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Economic Perspectives, Vol. 32, 4th, 2008
Economics of Payment Cards: A Status Report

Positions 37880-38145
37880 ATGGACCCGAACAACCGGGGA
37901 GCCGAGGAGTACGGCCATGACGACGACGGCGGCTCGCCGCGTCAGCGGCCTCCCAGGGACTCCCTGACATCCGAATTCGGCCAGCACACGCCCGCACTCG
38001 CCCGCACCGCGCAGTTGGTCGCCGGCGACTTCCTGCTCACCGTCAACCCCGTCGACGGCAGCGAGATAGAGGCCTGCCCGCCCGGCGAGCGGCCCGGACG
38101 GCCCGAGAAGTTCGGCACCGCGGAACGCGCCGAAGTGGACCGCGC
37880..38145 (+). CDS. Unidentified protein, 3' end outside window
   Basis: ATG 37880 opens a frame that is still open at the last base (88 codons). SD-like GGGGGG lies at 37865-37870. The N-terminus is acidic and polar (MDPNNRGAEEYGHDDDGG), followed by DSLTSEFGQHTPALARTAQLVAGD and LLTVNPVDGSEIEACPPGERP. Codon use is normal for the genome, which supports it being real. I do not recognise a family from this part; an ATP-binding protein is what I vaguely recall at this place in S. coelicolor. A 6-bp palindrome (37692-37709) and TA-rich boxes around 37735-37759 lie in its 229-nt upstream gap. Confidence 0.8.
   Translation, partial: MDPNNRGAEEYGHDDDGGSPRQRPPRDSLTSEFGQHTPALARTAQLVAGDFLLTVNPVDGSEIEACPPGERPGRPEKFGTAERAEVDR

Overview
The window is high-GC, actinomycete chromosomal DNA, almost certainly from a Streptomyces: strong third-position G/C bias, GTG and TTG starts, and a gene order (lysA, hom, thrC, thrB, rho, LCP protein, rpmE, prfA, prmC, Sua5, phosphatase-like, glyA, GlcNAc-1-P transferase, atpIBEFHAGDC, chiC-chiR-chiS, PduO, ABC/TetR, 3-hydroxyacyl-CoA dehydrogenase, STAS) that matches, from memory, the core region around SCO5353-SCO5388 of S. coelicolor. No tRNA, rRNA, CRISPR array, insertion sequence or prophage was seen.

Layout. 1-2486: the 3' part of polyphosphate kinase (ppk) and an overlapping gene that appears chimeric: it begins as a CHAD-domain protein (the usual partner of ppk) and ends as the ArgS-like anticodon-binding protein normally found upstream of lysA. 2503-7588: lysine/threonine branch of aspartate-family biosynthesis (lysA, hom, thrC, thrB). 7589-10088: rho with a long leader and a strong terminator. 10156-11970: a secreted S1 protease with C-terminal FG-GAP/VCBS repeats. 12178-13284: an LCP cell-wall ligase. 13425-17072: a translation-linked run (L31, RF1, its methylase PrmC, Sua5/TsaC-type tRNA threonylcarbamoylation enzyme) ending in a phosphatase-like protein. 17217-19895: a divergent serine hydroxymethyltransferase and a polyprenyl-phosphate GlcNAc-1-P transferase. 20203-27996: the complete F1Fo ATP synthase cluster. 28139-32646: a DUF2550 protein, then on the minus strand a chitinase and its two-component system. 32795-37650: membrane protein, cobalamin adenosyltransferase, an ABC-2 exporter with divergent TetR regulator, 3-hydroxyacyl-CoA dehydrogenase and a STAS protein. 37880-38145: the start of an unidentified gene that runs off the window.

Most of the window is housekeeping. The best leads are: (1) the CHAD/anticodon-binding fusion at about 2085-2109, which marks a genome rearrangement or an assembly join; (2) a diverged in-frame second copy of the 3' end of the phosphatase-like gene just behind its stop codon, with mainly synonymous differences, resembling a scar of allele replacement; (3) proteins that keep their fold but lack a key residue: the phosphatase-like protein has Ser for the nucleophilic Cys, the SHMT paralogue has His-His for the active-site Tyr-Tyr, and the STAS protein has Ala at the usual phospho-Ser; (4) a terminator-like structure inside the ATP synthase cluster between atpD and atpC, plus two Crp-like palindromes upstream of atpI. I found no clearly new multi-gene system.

The proliferation of payment cards—that is, debit, credit and prepaid cards—has dramatically changed the way people shop and merchants sell goods and services. Today, payment cards are indispensable in most advanced economies. According to a recent U.S. survey, the percentage of payment cards used for in-store purchases increased from 43 percent in 1999 to 56 percent in 2005 (American Bankers Association and Dove Consulting, 2005). For Europe, Bolt and Humphrey (2007) report that the number of card payments increased by 140 percent across 11 European countries during the period 1987–2004. Amromin and Chakravorti (2009) find that greater usage of debit cards has resulted in lower demand for small-denomination bank notes and coins that are used to make change. Furthermore, without payment cards, Internet sales growth would have been substantially slower.
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